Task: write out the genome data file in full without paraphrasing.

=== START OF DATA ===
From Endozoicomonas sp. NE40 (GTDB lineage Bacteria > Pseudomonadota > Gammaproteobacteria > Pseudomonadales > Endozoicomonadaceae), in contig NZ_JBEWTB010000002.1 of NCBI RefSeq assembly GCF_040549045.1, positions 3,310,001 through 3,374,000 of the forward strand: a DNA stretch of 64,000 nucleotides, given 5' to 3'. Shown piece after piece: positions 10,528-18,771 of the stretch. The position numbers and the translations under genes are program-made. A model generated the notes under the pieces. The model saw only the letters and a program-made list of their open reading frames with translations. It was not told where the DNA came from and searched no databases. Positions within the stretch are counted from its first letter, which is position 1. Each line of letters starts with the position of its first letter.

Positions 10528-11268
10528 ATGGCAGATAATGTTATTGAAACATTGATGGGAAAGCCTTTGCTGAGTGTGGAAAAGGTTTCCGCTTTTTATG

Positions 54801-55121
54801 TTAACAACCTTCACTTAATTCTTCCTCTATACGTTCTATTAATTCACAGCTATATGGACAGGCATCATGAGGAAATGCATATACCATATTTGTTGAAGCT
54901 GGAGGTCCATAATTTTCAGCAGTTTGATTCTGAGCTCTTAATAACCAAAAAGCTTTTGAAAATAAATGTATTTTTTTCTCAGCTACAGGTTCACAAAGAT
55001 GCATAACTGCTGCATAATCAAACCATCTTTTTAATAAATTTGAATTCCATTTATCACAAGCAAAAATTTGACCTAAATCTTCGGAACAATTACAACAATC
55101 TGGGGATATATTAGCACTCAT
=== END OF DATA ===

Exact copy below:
From Endozoicomonas sp. NE40 (GTDB lineage Bacteria > Pseudomonadota > Gammaproteobacteria > Pseudomonadales > Endozoicomonadaceae), in contig NZ_JBEWTB010000002.1 of NCBI RefSeq assembly GCF_040549045.1, positions 3,310,001 through 3,374,000 of the forward strand: a DNA stretch of 64,000 nucleotides, given 5' to 3'. Shown piece after piece: positions 10,528-18,771 of the stretch. The position numbers and the translations under genes are program-made. A model generated the notes under the pieces. The model saw only the letters and a program-made list of their open reading frames with translations. It was not told where the DNA came from and searched no databases. Positions within the stretch are counted from its first letter, which is position 1. Each line of letters starts with the position of its first letter.

Positions 10528-11268
10528 ATGGCAGATAATGTTATTGAAACATTGATGGGAAAGCCTTTGCTGAGTGTGGAAAAGGTTTCCGCTTTTTATG

Positions 54801-55121
54801 TTAACAACCTTCACTTAATTCTTCCTCTATACGTTCTATTAATTCACAGCTATATGGACAGGCATCATGAGGAAATGCATATACCATATTTGTTGAAGCT
54901 GGAGGTCCATAATTTTCAGCAGTTTGATTCTGAGCTCTTAATAACCAAAAAGCTTTTGAAAATAAATGTATTTTTTTCTCAGCTACAGGTTCACAAAGAT
55001 GCATAACTGCTGCATAATCAAACCATCTTTTTAATAAATTTGAATTCCATTTATCACAAGCAAAAATTTGACCTAAATCTTCGGAACAATTACAACAATC
55101 TGGGGATATATTAGCACTCAT